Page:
Vancouver records worst week for overdose deaths this year

Total of 11 people died between July 23 and 29, including 20-year-old woman

A total of 11 people died last week in Vancouver of a suspected drug overdose, making it the worst week on record this year of a crisis that continues to persist despite efforts from health care experts, emergency personnel and all three levels of government.

The death toll was recorded between July 23 and 29 by the Vancouver Police Department, which has been providing city officials with up-to-date data on the deaths. So far this year, 206 people have died in the city of a suspected overdose, according to a city news release issued Friday.

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Seven people who died last week were tenants of Atira Women’s Resource Society, a non-profit housing operator whose CEO Janice Abbott took to Twitter last week to renew her call for a clean drug supply to prevent more deaths. 

Abbott told the Courier in an interview last week that some tenants died in their rooms, others in the community. None was using drugs alone.

“While shared using spaces and safe injection sites are absolutely critical as part of the plan to keep people safe, the only solution is a safe supply of drugs,” she said. “We had a 20-year-old girl die. The people she was with didn’t notice [she had overdosed]. By the time they came and got staff, they were unable to revive her.”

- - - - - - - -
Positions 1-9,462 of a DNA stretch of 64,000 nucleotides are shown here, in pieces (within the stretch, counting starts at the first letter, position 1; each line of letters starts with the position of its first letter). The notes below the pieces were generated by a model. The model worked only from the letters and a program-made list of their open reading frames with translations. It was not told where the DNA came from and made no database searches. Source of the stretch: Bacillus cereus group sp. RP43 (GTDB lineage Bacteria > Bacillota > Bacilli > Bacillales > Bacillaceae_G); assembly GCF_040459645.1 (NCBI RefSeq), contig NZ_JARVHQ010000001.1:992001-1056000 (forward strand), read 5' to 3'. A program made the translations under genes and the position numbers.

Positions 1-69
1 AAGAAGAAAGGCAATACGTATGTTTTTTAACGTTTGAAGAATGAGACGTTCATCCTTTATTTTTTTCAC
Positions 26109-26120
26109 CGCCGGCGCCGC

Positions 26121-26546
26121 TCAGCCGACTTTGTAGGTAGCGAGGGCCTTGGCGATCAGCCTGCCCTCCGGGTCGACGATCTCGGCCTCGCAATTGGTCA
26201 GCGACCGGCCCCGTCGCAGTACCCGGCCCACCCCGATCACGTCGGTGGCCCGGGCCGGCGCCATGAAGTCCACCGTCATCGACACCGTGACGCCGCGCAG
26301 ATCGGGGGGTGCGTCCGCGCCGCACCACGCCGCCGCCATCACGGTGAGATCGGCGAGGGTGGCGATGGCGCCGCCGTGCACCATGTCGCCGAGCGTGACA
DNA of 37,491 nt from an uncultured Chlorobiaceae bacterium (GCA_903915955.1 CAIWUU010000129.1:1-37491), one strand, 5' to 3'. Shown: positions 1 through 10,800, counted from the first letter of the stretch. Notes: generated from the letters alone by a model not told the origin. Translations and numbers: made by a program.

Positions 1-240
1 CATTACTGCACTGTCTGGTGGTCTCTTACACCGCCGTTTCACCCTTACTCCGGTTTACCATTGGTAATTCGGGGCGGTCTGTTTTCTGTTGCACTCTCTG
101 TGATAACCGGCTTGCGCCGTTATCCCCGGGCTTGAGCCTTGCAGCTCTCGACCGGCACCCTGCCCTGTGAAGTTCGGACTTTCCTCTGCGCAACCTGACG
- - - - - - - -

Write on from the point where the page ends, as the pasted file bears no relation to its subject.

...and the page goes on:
Frontline workers suspect the increase in overdoses and deaths are due to a high toxicity in street drugs.

The data released Friday comes after B.C. Emergency Health Services said paramedics responded to 130 suspected overdose calls in a single day in the province. That occurred July 27, a few days after many of those living with an addiction received their social assistance cheques.

All lives were saved. The number of calls was only matched once before in April 2017.

Mayor Gregor Robertson called last week’s death toll in Vancouver “simply ghastly.”

He pointed out that despite the most recent report from the BC Coroners Service showing overdoses across the province decreased slightly in June, “we don’t see signs that we’ve turned a corner on this public health disaster in Vancouver.”

Echoing Abbott’s plea, the mayor renewed his call for people to have access to safe prescription drugs “rather than being forced to turn to the deadly drugs from organized crime on our streets.”

Vancouver Fire and Rescue Services also reported a surge in overdose calls, recording 147 last week. That was 47 per cent higher than the previous week, and 24 per cent higher than the weekly average for 2017.

The coroners service reported that 365 people died of a drug overdose in Vancouver in 2017.






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